The December 2009 discovery of the mausoleum of the celebrated Cao Cao in Henan province’s Anyang City excited everyone in China and created a stir among foreign historians and archaeologists too. This is hardly surprising because Cao, one of China’s most controversial statesmen and brilliant military strategists of the Three-Kingdom era (184-280 AD), is reputed to have constructed 72 decoy tombs in order to thwart any future attempts by any grave raiders to desecrate his final resting place and to steal the treasures buried with him for his needs in the afterlife. His very colourful life and famous exploits have been vividly captured and romanticised in one of China’s best known classical novels, the 14th century Romance of the Three Kingdoms, and he became a household name in China. This discovery has been proclaimed by the media and some cultural experts as the greatest archaeological find since the unearthing of the terracotta army in 1974 in Xian, which protects the yet to be excavated burial chamber of the First Emperor, who built China’s Great Wall more than 2200 years ago. Even before Cao’s 740 sq. m mausoleum, with an assortment of 250 artifacts found therein, has been officially authenticated and opened to the public, the province’s government officials and tourism authorities are optimistic that his tomb will soon become a cash-tree, as it were, and will generate up to an annual windfall of 420 million yuan, in close competition with the revenue created by the terracotta army in Xian.
Despite the national rejoicing over the discovery of the elusive Cao burial chamber, many well-known historians, scholars, archaeologists and anthropologists have cast doubts as to its genuineness. Their main dissenting views can be summed up as follows:
The tomb was earlier raided by tomb robbers before the archaeologists found it, and some of the artifacts in it had already been removed by them. It is possible that some of the remaining artifacts could have been tampered with, including the stone tablets bearing Cao’s posthumous title, King Wu of Wei, which could have been forged ingeniously so as to deceive even the experts as had happened in some disturbed tombs of other prominent people. These stone tablets are said to offer the strongest evidence that the tomb must belong to Cao himself.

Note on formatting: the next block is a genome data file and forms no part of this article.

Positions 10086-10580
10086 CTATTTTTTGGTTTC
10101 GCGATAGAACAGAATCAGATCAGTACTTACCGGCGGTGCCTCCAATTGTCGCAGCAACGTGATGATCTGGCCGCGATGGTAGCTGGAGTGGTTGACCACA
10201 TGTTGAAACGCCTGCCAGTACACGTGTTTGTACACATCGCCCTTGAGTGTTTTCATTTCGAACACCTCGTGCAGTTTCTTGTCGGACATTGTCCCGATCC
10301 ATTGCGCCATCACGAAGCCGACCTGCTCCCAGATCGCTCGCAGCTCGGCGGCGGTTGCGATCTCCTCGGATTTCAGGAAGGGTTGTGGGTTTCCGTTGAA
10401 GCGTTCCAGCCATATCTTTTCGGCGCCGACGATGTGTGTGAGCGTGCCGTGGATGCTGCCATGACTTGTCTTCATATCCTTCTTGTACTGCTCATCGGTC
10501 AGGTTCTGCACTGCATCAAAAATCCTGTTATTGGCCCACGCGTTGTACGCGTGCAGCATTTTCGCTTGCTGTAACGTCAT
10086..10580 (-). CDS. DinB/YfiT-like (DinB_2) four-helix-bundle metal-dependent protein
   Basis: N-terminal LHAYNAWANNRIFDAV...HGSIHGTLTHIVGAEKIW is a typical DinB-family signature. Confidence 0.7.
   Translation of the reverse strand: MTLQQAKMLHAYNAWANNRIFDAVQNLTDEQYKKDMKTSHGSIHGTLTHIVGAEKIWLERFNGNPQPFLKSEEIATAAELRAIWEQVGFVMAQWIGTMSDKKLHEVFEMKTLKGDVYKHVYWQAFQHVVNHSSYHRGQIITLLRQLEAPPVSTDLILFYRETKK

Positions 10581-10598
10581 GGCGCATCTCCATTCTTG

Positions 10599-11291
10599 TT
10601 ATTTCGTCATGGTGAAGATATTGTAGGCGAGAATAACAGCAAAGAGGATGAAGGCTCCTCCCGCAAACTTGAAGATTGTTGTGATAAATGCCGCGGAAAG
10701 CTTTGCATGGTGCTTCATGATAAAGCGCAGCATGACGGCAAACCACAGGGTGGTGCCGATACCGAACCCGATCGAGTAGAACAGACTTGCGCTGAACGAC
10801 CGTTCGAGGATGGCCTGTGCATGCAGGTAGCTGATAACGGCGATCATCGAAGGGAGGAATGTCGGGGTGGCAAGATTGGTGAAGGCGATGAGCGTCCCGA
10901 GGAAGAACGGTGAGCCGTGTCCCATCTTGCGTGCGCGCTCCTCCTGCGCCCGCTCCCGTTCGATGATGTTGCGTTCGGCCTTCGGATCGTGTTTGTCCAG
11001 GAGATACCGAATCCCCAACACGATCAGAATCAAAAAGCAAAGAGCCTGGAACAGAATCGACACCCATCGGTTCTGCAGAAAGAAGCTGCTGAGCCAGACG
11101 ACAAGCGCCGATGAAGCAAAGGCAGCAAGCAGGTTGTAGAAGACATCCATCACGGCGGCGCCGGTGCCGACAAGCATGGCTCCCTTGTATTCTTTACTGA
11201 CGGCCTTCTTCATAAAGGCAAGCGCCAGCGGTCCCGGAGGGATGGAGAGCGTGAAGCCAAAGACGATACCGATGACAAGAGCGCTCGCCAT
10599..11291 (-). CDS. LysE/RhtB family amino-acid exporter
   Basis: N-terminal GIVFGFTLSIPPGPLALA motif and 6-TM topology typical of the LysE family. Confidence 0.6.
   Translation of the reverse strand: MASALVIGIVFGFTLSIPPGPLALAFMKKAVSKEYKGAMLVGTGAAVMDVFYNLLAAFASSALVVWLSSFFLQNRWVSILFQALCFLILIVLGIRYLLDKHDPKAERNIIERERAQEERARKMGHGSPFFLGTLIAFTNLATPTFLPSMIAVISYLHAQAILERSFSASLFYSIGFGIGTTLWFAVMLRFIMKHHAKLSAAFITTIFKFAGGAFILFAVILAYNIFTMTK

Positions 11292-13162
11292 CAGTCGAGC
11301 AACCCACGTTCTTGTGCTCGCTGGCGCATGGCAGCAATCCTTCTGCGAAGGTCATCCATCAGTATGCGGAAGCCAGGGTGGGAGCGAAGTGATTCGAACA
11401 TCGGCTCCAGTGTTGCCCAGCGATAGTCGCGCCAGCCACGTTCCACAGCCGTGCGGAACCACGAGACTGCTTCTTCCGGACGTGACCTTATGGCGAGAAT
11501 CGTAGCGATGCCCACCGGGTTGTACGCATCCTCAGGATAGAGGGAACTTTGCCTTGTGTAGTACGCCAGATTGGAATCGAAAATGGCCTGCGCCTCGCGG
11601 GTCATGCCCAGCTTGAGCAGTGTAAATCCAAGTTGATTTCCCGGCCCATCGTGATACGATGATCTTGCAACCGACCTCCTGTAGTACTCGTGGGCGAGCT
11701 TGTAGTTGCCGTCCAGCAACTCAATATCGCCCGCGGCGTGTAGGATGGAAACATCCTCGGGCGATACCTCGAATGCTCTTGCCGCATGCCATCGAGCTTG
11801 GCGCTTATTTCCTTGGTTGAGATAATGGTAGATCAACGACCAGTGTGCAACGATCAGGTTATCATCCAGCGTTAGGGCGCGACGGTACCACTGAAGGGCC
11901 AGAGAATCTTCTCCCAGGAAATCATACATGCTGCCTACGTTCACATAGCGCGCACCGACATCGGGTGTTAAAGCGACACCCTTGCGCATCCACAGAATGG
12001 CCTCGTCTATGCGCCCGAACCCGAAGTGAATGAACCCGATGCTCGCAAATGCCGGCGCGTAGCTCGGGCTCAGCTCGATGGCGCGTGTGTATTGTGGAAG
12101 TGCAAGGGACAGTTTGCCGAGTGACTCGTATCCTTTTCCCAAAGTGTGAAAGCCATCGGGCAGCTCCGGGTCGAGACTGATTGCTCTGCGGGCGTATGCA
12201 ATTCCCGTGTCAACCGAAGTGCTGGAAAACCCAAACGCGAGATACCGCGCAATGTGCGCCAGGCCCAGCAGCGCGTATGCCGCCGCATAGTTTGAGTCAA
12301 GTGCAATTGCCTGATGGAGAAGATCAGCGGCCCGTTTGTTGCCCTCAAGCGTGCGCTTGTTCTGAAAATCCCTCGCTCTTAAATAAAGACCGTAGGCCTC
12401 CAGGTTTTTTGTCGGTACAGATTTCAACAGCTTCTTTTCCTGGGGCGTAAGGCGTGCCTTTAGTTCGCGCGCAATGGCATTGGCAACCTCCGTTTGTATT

The discovered burial chamber does not correspond with the descriptions of Cao’s in historical records. Also, none of the stone tablets mentions his name and no memorial mourning album was found, which would have been the practice for such an important figure of that period.
While one of the skeletons in the tomb is claimed to be of Cao’s age and of the period, experts believe that as the remains are not in good condition because of long burial, it would be extremely difficult to extract DNA samples from them. Furthermore, it is not known that there are living lineal descendants of his who could undergo DNA tests to either confirm or reject the authenticity of this discovery. To trace any possible descendants that Cao might still have will be an uphill, if not impossible, task.
These experts also have reasons to believe that Cao was not buried in Anyang, but in Bozhou in Anhui province, where he was born. Some experts are convinced that the discovery has been hyped up prematurely by sensational media publicity and by the opportunistic local government authorities in order to promote the expected increased tourism and the revenue windfall this will bring.
Finally, it is significant that China’s authoritative Institute of Archaeology has maintained a guarded stand that it is too early to confirm that the unearthed tomb is truly Cao’s until all the available evidence have been exhaustively analysed and firmly established.